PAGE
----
You’ve come across some Zebrawood that’s caught your eye. Yet, you’re not sure if this tropical hardwood is right for your next cutting board.
Well, first off, it’s not surprising Zebrawood got your attention. This incredibly beautiful timber might cost a pretty penny, but it’s worth it just to give your next craft the aesthetic of this striped wood.
While it isn’t the hardest of tropical hardwoods, Zebrawood can be difficult to work with. And, if you aren’t too careful, it could even end up damaging your woodworking tools.
However, there’s no denying that the hard work is worth it, just for the look of that Zebrawood face grain. But, appearances aren’t everything…especially when it comes to cutting boards.
Your cutting board not only needs to look great, it needs to be food safe too. And not all types of timber can be trusted in the kitchen.
So, in this post, you will discover why you need to avoid making cutting boards from very hard lumber. You will also learn why that Zebrawood chopping block may not be the food-safe surface you thought it was.
And we reveal the best type of wood you can use to make your cutting board…
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3 Reasons Why Woodworking Is So Goo...3 Reasons Why Woodworking Is So Good For YouWhat Is Zebrawood?
Zebrawood is a heavy hardwood that has a uniquely patterned timber. Favored for its alternating light and dark brown grain, this expensive tropical lumber is remarkably eye-catching.
However, its density can make this wood difficult to work with or machine.
And Can You Use Zebrawood For A Cutting Board?
Well, the best cutting boards are made from wood that’s not too hard and not too soft. So, optimal cutting board wood tends to fall within a fairly narrow density range.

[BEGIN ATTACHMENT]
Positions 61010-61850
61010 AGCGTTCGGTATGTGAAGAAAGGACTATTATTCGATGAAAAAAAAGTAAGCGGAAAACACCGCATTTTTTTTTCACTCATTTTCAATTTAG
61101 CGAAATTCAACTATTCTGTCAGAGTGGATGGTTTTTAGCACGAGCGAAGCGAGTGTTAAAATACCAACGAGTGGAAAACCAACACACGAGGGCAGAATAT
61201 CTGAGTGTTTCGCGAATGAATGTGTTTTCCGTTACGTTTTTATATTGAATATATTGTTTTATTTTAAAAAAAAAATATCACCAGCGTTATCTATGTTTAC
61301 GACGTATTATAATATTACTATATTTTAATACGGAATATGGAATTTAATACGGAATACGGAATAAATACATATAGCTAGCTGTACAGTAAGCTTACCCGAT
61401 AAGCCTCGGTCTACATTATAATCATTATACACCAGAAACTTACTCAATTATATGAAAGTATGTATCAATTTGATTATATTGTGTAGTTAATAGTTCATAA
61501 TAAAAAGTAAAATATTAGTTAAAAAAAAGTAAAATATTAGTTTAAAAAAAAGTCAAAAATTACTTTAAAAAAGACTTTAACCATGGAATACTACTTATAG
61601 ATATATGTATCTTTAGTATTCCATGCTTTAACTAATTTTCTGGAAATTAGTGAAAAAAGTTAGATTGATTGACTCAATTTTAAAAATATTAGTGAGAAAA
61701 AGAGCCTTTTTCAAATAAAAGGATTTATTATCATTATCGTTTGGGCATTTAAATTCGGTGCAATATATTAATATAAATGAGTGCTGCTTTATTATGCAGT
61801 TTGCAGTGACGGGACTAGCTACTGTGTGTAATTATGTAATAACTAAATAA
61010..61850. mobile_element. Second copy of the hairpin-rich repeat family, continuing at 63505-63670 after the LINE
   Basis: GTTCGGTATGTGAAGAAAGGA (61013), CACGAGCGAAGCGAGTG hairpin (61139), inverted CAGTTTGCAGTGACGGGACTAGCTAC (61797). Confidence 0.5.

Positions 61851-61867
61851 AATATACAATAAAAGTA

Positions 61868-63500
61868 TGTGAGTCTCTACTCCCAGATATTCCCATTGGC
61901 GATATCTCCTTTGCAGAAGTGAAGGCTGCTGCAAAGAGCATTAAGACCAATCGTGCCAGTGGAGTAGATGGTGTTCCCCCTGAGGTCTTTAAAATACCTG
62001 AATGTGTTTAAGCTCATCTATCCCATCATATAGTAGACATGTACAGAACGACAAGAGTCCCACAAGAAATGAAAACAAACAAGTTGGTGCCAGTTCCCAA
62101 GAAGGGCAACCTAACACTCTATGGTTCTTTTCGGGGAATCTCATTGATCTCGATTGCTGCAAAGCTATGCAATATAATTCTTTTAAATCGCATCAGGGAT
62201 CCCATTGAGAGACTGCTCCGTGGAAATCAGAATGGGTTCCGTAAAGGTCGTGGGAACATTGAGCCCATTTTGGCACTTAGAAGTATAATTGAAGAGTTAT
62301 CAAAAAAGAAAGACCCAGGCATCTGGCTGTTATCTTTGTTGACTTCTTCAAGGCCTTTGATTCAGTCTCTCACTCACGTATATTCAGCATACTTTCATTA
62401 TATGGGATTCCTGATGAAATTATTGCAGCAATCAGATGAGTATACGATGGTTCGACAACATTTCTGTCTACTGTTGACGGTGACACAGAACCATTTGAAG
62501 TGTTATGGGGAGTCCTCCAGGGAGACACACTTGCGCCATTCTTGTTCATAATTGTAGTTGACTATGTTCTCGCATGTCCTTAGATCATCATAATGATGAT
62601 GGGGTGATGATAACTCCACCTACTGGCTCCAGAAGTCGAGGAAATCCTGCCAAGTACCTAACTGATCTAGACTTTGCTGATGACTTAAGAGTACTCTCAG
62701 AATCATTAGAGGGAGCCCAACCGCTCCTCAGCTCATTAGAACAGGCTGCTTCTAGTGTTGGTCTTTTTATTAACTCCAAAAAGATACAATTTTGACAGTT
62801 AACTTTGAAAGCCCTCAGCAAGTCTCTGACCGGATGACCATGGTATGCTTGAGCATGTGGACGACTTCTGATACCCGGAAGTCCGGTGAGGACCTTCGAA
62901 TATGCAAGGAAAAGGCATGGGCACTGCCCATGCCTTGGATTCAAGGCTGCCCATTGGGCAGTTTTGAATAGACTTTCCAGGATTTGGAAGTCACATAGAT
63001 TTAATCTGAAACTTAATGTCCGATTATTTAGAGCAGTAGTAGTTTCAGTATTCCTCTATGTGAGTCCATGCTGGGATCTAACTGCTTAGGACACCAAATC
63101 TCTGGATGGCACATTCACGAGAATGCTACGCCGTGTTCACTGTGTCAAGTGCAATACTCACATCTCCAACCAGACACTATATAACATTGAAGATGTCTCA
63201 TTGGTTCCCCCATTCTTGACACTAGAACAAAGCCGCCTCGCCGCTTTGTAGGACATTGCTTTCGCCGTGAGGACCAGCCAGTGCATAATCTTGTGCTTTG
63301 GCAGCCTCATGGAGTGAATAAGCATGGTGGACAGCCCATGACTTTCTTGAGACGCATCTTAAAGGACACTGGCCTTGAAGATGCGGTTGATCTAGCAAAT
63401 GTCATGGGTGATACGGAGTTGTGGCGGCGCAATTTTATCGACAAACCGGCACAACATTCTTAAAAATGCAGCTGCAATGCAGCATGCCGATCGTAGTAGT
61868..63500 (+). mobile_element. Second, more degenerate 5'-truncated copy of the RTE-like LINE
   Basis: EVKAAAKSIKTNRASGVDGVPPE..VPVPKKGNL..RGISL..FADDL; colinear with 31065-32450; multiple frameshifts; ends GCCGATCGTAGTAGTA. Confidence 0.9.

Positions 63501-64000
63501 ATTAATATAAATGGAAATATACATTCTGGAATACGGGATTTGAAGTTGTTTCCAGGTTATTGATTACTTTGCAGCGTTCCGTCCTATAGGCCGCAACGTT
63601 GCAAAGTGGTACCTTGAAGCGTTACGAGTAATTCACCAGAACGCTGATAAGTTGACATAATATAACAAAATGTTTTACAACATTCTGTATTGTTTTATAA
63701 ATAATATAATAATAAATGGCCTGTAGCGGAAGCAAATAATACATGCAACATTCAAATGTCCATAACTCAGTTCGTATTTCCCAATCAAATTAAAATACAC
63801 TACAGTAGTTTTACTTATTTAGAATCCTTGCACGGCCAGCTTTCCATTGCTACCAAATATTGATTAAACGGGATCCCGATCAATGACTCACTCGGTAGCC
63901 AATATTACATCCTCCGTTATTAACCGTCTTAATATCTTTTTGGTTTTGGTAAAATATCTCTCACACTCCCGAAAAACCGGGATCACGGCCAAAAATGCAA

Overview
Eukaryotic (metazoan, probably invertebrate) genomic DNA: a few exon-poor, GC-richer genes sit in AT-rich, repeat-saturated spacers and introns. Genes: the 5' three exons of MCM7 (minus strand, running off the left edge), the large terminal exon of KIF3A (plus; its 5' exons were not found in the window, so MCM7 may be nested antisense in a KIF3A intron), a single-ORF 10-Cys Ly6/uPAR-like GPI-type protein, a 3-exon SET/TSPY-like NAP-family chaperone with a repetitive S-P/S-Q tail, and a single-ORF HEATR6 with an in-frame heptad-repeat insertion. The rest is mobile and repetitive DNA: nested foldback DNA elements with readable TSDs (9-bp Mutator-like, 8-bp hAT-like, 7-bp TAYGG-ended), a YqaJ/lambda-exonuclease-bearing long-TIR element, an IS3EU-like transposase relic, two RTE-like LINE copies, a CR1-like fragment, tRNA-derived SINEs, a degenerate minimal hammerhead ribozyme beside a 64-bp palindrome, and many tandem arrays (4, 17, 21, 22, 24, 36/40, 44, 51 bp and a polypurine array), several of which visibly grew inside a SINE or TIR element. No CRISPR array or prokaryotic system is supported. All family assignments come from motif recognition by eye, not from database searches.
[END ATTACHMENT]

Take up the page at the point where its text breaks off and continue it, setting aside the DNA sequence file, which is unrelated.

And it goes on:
One way to measure the density and strength of wood is by checking where it lies on the Janka Hardness Scale. The Janka Hardness Scale measures the pounds of force it takes to dent a piece of lumber.
For example Maple, (a wood type that’s widely used to make cutting boards), has a Janka hardness rating of 1450 lbf. Which means that it will take 1450 pounds of force to break the surface of Maple wood.
Now, an optimal cutting board should be made from wood that has a Janka rating of no less than 900 lbf, and no higher than 1500 lbf.
If the board is too soft, (under 900 lbf), you’ll chop that board into splinters. And if that timber is too hard, (over 1500 lbf), then it can damage your kitchen utensils.
In the case of Zebrawood, this hardwood has a Janka rating of 1830 lbf. And this puts it firmly outside the optimal cutting board hardness range. So, Zebrawood is just a bit too tough to be used as a cutting board.
Related Post: Is Zebra Wood A Good Choice For Your Next Guitar?
But, Is Zebrawood At All Toxic? Is It Food Safe?
This wood in it’s solid form is not harmful to us. However, it is a sensitizer.
When we say that Zebrawood is a sensitizer, we mean that if someone where to be exposed to the sawdust of this hardwood, their skin can become inflamed.
This tends to be true of all sawdust, regardless of wood species. That is because sawdust can cause severe allergic reactions (if inhaled).
And Zebrawood sawdust has been known to trigger asthmatic attacks, severely irritating the airways of otherwise healthy individuals.
But, solid Zebrawood boards do not pose a sensitizer risk.
So, If Zebrawood Is Out, What Wood Is Best For Cutting Boards?
By far, one of the most reliable cutting board lumber comes from the Maple tree.
Maple wood is perfect for making cutting boards. It’s just about the right density, (1450 lbf), for a chopping block.
Related Post: Cherry Vs Maple Cutting Boards (3 Essential Comparisons) | TheWoodworkPlace.com
To Sum Up, Here Are The 3 Key Takeaways From This Post:
- 1). Zebrawood is too hard to be used as a cutting board. Chopping down on this hardwood will blunt your kitchen utensils.
- 2). Zebrawood sawdust is a sensitizer. But, it does not pose a sensitizer risk in its solid wood form.
- 3). If you want a food safe cutting board, use Maple wood. It is the right density for cutting boards, and it is safe enough to use as a food prepping surface.
Bush, Robert K., John W. Yunginger, and Charles E. Reed. “Asthma due to African zebrawood (Microberlinia) dust.” American Review of Respiratory Disease 117.3 (1978): 601-603.